Ultimately all news organisations are suffering and making online pay is the only way we can successfully protect the variety of media we have.
    I do not understand why the BBC’s news and sport websites are covered by the licence fee (although I use both all the time as they are superb). If the organisation wanted to release a free newspaper I am sure it would not be allowed yet for some reason it is allowed to treat online as an extension of broadcast media. I think a lot of what was covered at rewired showed that it is a medium in its own right.
    I have few answers just questions and sought out your blog to pose a question more eloquently than I managed on Thursday.

    Malcolm Bradbrook

  6. Hi Malcom

    Thanks for stopping by and leaving a comment. My response to your question was borne out of frustration for the general tone/direction the discussion was taking. Your question just got the brunt of it. As I said in the post, I should have sat on my hands. I’m sorry you got the brunt of that.

    I think we have to break the BBC issue and the general idea of a level playing field in to two areas. The idea that a publicly funded organisation should play against commercial organisations is one that does deserve some investigation and investigation on its impact. But I think that’s different from the idea that this is to ‘blame’ for a lack of plurality in the media we access online.

    Paywalls are not the only solution and the problem is not just the cost of online. The problems go deeper (and offline) and are mostly pre-web. We could look at the inherent problems that the freesheet model highlighted. We could look at the cover price battle in print that devalued the product and educated an audience to pay less. Lots of things that happened way before the web. That’s before we even begin to look at the mistakes made in the way that organisations have engaged and invested in the web.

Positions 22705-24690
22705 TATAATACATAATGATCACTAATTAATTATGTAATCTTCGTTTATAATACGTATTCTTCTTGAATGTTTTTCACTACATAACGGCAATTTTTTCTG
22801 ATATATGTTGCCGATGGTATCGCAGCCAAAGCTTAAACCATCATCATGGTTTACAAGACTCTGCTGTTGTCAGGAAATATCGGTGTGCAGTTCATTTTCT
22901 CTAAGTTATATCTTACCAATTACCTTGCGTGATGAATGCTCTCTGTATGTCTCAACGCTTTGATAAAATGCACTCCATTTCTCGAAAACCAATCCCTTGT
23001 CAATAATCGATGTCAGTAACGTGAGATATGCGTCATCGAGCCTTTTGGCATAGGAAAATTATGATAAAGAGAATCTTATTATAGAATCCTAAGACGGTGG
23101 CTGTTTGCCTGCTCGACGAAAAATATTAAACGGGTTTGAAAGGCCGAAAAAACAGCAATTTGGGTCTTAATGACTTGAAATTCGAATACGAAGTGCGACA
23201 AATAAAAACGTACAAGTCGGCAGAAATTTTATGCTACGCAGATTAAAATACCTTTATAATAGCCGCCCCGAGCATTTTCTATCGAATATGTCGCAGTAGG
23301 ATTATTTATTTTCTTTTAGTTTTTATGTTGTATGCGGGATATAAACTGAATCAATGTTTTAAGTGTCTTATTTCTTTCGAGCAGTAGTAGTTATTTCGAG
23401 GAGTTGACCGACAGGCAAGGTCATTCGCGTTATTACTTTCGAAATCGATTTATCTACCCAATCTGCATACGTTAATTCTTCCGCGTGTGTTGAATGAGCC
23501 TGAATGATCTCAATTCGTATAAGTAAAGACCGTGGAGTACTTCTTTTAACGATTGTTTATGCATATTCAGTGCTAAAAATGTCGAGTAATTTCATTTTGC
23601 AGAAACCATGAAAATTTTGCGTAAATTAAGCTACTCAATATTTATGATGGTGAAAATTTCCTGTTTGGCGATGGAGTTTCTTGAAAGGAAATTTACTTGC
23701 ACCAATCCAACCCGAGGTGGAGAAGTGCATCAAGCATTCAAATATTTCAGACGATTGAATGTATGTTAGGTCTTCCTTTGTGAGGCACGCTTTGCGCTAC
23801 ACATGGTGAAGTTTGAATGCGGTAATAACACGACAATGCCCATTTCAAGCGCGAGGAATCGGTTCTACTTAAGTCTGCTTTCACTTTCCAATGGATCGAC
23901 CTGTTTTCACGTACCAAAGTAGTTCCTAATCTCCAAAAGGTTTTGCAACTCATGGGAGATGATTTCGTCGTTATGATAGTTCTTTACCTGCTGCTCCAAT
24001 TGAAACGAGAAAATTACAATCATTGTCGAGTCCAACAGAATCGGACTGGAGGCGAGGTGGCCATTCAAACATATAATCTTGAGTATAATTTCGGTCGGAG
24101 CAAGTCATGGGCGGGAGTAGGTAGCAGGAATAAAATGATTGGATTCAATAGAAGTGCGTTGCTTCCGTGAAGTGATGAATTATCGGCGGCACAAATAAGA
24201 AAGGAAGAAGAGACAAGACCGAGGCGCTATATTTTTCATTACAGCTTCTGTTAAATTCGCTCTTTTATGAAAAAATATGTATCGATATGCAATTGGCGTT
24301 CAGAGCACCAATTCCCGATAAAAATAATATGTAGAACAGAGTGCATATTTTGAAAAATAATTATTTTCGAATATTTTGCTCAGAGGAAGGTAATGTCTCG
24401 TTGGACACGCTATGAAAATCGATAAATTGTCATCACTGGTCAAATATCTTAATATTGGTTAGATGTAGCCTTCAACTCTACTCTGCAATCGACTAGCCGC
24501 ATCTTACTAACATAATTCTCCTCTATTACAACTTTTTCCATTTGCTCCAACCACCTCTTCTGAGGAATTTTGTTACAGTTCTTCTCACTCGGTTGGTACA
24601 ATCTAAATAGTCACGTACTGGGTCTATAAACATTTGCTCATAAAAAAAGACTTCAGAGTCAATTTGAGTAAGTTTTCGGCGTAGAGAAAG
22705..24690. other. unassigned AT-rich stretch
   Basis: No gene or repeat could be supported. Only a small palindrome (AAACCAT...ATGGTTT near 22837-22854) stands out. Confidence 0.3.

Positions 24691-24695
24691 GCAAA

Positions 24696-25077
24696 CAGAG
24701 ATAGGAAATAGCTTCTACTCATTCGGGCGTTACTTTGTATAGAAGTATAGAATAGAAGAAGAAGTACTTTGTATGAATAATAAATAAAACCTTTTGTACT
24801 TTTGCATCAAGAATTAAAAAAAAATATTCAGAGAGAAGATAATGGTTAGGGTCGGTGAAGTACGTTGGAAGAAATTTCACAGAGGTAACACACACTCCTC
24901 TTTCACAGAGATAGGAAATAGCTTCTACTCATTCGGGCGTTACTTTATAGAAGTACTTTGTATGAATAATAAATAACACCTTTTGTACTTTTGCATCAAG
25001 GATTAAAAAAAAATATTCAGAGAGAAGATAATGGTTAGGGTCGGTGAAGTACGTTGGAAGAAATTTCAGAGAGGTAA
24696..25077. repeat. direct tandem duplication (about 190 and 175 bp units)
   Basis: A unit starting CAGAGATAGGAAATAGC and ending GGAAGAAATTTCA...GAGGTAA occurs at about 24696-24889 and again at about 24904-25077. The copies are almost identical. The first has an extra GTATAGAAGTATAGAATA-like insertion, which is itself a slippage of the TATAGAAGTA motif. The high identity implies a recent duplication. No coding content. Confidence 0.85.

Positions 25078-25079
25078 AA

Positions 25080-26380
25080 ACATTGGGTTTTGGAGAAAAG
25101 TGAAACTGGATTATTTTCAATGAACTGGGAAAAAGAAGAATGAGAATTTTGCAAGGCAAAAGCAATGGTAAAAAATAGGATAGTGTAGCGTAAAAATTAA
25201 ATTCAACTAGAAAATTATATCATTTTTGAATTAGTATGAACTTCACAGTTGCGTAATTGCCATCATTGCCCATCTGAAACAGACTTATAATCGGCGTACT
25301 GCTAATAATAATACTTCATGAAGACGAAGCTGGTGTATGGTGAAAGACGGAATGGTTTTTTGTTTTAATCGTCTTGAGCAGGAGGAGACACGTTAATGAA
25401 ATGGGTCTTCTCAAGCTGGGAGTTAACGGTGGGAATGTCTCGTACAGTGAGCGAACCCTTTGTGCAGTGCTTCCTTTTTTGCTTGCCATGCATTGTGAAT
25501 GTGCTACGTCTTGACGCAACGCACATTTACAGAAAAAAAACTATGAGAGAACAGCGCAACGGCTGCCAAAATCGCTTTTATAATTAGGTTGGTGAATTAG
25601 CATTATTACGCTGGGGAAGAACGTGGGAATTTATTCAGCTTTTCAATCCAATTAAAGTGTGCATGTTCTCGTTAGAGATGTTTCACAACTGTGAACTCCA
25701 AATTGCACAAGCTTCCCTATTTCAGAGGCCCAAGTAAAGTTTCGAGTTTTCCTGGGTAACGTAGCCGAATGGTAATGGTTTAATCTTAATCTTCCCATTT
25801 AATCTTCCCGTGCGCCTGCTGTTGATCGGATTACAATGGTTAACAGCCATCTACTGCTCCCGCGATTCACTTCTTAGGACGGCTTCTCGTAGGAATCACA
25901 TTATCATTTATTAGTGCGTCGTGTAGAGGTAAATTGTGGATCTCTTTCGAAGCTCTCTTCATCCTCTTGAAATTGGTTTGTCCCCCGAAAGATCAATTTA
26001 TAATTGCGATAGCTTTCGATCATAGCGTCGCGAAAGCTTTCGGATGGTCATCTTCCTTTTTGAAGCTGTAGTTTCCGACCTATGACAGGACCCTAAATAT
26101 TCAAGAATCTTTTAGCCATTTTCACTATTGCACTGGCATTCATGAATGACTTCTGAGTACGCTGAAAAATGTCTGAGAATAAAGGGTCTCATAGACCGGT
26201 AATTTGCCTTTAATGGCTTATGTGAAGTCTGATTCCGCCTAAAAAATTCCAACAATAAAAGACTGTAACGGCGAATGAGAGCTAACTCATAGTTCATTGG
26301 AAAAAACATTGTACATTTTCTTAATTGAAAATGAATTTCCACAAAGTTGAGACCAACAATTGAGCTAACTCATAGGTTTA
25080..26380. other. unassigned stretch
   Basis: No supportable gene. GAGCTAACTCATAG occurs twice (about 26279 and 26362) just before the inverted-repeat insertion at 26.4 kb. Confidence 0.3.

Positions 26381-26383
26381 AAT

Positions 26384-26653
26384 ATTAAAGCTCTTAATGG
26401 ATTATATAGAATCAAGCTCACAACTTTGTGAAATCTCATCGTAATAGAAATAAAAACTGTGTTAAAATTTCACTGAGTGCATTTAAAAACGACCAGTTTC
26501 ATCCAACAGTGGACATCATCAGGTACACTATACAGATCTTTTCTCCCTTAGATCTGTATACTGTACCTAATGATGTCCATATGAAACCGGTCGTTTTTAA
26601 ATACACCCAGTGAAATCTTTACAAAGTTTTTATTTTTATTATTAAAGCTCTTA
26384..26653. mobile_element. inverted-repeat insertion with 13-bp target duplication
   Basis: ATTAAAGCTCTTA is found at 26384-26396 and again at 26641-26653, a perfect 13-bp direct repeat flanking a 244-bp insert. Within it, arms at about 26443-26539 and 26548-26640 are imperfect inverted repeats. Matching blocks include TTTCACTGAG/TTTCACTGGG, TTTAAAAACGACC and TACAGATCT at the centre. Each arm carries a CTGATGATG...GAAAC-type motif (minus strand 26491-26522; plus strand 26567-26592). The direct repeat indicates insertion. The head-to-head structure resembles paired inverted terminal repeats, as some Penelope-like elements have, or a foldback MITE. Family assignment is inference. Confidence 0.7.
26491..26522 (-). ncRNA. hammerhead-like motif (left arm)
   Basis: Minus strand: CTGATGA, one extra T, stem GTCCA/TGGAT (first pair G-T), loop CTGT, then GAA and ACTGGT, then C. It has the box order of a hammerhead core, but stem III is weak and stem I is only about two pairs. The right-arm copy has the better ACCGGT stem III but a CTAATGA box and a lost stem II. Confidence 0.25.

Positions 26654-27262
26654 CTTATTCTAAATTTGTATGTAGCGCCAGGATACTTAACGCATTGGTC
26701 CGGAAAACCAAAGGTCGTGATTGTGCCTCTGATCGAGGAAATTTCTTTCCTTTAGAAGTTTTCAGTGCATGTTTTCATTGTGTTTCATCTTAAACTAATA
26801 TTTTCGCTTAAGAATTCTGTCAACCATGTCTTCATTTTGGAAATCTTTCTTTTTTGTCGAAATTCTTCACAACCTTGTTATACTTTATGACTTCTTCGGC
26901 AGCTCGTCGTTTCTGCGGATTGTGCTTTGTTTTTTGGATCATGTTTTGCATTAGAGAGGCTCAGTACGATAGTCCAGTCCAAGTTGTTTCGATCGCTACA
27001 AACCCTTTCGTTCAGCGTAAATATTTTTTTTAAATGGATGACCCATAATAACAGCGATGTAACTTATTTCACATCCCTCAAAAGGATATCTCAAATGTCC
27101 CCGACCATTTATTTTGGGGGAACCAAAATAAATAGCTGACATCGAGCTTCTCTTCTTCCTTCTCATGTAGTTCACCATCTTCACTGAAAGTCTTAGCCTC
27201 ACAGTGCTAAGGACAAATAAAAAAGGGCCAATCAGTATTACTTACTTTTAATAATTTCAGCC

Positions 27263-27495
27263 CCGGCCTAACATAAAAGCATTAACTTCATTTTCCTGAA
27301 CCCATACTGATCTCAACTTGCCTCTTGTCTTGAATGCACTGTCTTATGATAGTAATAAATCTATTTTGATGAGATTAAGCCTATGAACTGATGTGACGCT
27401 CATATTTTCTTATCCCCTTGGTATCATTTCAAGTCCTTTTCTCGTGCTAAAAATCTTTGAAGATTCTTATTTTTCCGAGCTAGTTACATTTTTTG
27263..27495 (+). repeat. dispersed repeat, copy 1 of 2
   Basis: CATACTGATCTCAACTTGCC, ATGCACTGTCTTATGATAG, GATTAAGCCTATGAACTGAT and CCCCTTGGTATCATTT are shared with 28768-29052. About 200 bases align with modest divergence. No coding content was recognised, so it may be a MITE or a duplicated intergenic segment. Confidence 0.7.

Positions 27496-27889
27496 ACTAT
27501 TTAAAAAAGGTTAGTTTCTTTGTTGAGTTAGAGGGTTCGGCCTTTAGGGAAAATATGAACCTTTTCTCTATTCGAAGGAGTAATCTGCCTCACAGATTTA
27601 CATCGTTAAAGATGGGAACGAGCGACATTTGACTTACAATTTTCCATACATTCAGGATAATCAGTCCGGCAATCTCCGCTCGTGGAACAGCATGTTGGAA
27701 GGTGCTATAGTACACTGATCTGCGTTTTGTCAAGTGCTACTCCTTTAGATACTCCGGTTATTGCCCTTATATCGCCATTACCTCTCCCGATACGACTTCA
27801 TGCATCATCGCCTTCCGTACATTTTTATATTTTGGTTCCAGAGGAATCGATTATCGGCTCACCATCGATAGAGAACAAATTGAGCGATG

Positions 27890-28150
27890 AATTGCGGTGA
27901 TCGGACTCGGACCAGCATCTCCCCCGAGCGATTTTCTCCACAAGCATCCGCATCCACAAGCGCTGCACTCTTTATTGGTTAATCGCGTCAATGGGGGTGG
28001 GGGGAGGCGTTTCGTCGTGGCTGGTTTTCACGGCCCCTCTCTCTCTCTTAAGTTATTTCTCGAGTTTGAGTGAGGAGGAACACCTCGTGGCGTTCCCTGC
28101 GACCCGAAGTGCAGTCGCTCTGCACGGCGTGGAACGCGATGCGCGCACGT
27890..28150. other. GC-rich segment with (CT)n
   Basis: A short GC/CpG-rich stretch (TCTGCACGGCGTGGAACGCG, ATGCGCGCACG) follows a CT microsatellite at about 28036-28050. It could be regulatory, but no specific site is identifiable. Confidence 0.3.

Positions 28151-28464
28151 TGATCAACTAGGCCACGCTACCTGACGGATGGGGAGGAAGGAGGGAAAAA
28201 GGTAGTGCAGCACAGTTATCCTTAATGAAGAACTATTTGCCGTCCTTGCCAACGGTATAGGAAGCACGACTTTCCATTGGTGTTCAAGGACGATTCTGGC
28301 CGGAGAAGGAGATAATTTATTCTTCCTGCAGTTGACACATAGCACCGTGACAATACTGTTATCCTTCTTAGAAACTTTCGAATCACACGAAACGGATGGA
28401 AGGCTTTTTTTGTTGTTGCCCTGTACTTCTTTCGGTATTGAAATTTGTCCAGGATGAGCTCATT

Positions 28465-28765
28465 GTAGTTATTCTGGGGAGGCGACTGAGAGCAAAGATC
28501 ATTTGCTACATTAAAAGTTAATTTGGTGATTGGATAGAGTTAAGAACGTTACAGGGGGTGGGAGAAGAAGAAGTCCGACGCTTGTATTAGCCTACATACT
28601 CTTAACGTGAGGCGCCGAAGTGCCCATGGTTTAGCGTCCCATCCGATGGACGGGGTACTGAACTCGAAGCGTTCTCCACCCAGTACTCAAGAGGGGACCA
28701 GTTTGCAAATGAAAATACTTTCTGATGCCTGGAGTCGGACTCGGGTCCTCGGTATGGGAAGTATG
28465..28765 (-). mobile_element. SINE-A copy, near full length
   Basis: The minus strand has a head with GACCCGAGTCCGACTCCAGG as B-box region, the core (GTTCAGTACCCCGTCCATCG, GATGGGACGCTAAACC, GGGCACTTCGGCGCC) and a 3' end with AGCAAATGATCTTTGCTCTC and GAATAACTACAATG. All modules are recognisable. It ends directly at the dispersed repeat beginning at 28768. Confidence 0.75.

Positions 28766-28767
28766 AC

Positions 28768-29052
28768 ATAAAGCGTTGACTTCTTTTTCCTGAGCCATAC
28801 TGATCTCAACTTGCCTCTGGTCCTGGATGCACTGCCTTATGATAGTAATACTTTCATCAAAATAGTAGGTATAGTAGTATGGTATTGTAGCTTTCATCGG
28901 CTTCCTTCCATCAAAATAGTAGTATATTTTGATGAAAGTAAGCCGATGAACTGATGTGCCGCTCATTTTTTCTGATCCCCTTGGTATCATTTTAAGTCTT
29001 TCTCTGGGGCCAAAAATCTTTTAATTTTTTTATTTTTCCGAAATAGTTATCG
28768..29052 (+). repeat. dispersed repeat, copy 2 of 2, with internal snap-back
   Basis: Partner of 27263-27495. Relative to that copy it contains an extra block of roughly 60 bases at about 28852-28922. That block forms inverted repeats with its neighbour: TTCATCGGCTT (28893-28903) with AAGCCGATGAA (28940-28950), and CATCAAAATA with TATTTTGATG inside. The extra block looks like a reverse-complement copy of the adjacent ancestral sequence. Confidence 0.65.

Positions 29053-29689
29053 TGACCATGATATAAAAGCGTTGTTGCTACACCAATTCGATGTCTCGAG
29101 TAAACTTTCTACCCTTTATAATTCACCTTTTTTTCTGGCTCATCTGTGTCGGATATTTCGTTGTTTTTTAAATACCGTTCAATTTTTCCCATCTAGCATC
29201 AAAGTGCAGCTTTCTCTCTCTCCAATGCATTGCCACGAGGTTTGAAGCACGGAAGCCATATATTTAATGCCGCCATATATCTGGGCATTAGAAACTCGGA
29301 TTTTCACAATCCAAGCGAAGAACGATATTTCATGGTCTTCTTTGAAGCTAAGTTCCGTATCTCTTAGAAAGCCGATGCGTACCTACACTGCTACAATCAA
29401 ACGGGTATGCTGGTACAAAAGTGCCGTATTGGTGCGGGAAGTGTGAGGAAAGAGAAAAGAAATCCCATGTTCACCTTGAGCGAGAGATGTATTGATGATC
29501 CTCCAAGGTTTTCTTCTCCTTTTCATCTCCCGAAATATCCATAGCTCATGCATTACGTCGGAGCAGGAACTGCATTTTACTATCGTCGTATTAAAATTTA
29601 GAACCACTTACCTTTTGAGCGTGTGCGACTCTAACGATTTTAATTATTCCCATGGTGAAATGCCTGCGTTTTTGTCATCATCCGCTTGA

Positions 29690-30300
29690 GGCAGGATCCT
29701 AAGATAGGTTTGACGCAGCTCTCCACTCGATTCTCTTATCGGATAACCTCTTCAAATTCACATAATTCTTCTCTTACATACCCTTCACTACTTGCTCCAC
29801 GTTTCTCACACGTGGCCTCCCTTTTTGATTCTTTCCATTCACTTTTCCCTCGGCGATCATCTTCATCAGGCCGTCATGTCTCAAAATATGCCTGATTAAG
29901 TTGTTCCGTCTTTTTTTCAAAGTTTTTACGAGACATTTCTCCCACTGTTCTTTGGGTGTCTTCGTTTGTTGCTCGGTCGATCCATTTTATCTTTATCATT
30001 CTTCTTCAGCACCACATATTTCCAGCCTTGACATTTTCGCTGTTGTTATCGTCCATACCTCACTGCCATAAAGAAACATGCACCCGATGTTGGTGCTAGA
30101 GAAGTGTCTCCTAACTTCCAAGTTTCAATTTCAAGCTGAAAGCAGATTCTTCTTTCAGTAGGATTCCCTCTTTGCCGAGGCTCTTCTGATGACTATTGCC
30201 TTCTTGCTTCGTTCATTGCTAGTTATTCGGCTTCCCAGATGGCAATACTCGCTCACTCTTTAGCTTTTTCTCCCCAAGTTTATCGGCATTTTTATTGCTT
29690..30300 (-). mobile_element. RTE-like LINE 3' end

The solutions are many and varied but the vast majority are nothing to do with BBC. As another commentator in the session noted, the BBC actually doesn’t have that great a local presence. Their local efforts are either to regional to impact on the local media market or cover it with a national news focus. ie a national news story just happens to be on your patch.

    The truth is that regional media is behind the game. They invested in areas that didn’t include the journalism. Now there is a big job to do. In the morning troubleshooting session I heard stats(from hitwise) saying that searches for local news and content are up but traffic to local media sites had stagnated. That sounds like an opportunity missed (and I’m pretty sure it isn’t the BBC getting that traffic)

  7. Hi Andy,

    All good points and I agree with you to a large extent about the regional media – you only have to see the route the Brighton Argus took eight years ago in abandoning local news in favour of Big Brother etc for the London commuters to see that there is some confused thinking out there.

    You talk to the top people at Northcliffe, Newsquest and Trinity for example and they say the right things but look at their websites and you can see the message isn’t getting out.

    I also agree the BBC doesn’t have that great a local presence – although that is something they are trying to address.

    My concern is on the media as a whole. While the paywall is not the only way to monetise online, it is the most immediate and other solutions are quite a long way down the line. I fear that by that time that may happens papers like the Independent, Guardian, Express and Telegraph and broadcasters like Channel 4 and ITV will have been so damaged that we will be left with a direct choice of BBC or Murdoch and as a rsult democracy in the media will suffer.

    Malcolm

  8. An interesting read, thanks.

    A couple of thoughts from the perspective of someone who runs a hyperlocal site [www.alderleyedge.com] that has no professional or trained journalists involved…

    The essence of a hyperlocal site is community – not journalism!

    Regarding the quality of writing produced by sites such as ours, I may be biased, but I think it compares very favourably with the local newspaper. You nit the nail on the head with your comment “People are involved because it means something to them” and to that end more care is taken over what is published.